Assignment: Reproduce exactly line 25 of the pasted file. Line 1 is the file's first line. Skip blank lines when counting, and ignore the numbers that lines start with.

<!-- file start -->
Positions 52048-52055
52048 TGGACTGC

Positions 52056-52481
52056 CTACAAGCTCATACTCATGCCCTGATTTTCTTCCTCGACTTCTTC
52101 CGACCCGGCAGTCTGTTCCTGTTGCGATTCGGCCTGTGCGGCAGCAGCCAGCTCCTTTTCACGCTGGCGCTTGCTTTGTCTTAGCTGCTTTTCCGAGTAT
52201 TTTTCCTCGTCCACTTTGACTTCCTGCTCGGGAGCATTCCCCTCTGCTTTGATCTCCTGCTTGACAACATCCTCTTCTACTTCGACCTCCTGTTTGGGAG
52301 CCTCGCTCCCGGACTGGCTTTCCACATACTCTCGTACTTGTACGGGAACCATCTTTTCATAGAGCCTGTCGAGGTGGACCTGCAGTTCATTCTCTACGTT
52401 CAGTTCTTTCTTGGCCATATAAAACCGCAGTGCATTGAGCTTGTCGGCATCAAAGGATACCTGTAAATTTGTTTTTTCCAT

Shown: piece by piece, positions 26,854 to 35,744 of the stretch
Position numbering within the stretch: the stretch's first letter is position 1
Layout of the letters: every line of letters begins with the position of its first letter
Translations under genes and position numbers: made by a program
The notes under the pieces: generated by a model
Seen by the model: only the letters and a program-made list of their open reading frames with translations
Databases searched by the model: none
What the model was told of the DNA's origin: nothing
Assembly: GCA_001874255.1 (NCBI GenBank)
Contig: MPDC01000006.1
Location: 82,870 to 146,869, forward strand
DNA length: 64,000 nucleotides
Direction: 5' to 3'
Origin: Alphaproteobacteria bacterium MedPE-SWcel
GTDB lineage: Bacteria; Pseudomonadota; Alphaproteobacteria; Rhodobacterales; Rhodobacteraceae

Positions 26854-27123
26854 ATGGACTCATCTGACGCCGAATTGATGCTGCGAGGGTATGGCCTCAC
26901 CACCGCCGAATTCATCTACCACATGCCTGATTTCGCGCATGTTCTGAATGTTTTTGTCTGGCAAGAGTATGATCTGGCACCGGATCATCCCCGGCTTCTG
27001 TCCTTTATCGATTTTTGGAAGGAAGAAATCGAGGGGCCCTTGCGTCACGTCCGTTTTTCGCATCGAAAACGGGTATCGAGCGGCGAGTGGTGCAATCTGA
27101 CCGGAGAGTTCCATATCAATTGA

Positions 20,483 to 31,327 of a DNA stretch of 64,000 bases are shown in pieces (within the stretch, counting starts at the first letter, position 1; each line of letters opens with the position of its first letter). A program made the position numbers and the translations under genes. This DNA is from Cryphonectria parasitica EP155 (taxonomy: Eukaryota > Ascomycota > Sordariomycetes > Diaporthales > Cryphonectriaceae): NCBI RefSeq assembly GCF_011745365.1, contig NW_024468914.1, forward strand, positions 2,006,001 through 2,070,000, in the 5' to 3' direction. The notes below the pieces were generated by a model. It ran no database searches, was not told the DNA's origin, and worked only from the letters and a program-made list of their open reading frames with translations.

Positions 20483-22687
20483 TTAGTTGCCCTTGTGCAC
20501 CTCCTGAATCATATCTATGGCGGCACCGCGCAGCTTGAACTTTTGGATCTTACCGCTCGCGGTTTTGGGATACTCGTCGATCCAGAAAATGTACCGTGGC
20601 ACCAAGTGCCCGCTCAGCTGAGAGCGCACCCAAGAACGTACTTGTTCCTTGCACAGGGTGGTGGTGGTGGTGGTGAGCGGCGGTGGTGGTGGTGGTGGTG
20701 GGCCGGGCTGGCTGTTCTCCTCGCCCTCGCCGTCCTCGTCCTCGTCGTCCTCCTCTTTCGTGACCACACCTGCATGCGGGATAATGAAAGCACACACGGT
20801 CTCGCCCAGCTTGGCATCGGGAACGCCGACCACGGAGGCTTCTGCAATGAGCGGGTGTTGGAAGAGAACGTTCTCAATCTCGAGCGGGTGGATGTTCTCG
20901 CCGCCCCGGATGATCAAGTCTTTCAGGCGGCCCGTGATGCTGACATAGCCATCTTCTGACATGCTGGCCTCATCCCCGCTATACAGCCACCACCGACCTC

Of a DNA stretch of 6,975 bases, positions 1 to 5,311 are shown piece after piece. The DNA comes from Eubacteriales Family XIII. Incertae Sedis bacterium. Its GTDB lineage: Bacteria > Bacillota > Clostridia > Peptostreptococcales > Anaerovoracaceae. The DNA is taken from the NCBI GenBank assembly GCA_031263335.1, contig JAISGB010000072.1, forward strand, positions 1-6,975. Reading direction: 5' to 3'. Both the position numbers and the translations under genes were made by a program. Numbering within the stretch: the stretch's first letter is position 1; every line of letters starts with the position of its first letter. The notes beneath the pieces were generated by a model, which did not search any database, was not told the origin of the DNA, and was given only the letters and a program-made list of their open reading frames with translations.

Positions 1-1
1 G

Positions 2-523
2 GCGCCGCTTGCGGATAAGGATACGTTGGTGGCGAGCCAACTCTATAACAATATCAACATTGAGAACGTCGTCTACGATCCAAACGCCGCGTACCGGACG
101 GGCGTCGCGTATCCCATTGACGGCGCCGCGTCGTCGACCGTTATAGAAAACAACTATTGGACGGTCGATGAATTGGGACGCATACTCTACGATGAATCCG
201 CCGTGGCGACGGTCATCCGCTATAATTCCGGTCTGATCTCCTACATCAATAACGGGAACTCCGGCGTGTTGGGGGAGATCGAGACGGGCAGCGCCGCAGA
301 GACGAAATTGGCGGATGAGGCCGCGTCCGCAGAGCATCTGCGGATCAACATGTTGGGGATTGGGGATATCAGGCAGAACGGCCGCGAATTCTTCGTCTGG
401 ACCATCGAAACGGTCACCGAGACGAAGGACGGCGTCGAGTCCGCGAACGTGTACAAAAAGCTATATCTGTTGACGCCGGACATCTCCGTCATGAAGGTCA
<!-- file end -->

26854 ATGGACTCATCTGACGCCGAATTGATGCTGCGAGGGTATGGCCTCAC